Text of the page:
Lila Downs

Shake Away/Ojo de Culebra

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AllMusic Review by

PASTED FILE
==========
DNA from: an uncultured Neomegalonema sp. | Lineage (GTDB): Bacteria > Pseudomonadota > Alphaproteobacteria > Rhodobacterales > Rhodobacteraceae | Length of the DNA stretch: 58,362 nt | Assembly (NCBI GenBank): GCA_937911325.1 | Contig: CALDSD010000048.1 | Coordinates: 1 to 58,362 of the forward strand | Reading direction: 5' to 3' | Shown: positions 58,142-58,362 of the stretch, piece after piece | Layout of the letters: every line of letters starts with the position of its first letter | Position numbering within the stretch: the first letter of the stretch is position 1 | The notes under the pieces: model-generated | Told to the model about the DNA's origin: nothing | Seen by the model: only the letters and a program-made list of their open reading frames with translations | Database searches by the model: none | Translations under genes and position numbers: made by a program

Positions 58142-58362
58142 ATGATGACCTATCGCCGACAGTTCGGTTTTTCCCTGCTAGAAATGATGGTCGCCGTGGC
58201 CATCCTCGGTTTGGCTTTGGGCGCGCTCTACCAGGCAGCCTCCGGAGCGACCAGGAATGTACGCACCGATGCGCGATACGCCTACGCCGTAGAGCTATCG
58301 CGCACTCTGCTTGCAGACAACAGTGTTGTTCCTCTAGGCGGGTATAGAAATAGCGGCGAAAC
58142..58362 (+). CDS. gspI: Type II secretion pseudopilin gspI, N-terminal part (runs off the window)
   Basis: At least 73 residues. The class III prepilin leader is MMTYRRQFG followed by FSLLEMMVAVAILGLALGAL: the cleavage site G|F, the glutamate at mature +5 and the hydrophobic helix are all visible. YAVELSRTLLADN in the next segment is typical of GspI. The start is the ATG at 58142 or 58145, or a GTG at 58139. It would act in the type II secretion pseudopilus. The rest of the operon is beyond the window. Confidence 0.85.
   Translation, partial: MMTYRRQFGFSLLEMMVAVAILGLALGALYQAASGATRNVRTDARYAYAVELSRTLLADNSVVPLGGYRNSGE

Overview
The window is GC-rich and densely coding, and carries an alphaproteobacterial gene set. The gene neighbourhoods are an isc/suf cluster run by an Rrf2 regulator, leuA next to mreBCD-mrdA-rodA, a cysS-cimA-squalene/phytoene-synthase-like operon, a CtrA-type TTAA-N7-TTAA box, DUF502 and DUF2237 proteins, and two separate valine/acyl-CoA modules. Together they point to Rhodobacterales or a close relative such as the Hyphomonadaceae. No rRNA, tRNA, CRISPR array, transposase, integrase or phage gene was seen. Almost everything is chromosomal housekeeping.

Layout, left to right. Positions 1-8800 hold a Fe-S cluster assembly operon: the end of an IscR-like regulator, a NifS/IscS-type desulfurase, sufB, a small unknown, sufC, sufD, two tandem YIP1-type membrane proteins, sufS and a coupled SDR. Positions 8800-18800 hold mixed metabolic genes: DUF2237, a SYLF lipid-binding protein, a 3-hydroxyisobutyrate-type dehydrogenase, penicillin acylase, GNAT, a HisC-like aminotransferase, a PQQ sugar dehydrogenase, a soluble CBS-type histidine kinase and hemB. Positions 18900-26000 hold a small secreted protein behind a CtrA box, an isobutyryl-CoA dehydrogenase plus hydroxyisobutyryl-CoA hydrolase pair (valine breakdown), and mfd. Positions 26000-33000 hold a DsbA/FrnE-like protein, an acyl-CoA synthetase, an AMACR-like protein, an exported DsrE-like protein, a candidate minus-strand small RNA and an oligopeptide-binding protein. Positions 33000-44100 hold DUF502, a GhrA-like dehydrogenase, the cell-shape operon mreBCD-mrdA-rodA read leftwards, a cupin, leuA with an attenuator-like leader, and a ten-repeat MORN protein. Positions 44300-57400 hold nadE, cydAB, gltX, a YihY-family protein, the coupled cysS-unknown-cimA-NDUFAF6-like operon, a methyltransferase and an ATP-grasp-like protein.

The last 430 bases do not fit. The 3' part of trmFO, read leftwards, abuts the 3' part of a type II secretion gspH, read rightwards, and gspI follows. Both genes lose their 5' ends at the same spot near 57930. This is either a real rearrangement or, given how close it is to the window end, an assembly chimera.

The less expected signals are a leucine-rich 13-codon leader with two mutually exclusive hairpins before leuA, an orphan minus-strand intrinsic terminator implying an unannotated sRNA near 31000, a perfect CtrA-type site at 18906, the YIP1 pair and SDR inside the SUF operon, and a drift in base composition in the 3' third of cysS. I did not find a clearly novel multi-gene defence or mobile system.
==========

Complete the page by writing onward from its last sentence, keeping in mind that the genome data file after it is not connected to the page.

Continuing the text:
Lila Downs' Shake Away is easily the most polished and refined release since she released Ofrenda in 1994. By turns, it is also the most ambitious. Co-produced by Downs, longtime collaborators Paul Cohen, Brian Lynch, and Aneiro Taño, these 16 songs (13 plus three bonus cuts) are a wild mix of cumbias, folks songs, rancheras, blues, and rock tunes that are originals and covers. The latter include an excellent and wildly unusual reading of "Black Magic Woman" with songwriter/guitarist Raul Midón. There is a fine version of Paul Buchanan's (of Blue Nile fame) "I Would Never," and a stunning version of Lucinda Williams' "I Envy the Wind" (offered twice -- in Spanish and in English) with a fine muted trumpet solo by Brian Lynch. Her jumping take on the traditional "Los Pollos" is sung with Mono Blanco's Gilberto Guiterrez, and on "Justicia," Downs is joined by Spanish rocker Enrique Bunbury. The great Israeli-American jazz clarinetist Anat Cohen also helps out on three cuts. Rubén Isaac Albarrán Ortega (also known as "Ixaya Mazatzin Tleytól" of Café Tacuba) helps out on her original "Perro Negro" ("Black Dog"), a mystical, folk-drenched polka that references corrupt leaders in Latin America -- but could stand in for them anywhere. That said, the most rewarding collaborative effort on the set is the duet between Downs and the great Mercedes Sosa on Downs' "Tierra de Luz." But duets and collaboration aren't the only focus of this album; in fact, it's a sprawling set of tunes whose reach is almost limitless: "Silent Thunder" employs both reggae and funk but combines them with traditionally informed Mixtec chants. The skittering, scattershot blues of "Minimum Wage" offers a new element in Downs' recorded vocabulary -- with great guitar work by Ken Basman and Juancho Herrera. Downs' band, a sextet that includes Paul Cohen on saxophones and clarinet, the great Mexican multi-instrumentalist Celso Duarte, Rob Curto on accordion, Herrera on guitars, bassist Booker King, Chilean drummer/percussionist Yayo, and Columbian percussionist Samuel Torres prove an international cast of players who all speak Downs' ambitious multi-textural, trans-genre brand of music that, at this messy juncture in history, blurs all the lines to offer a massively appealing aural entity. Despite her wide-reaching compositions, and the referencing of American and British pop artists, Downs is no less political, and makes no compromises. One listen to her originals confirms and underscores this. This is the record we've been waiting for from Downs; it succeeds on all fronts and deepens her canon immeasurably.

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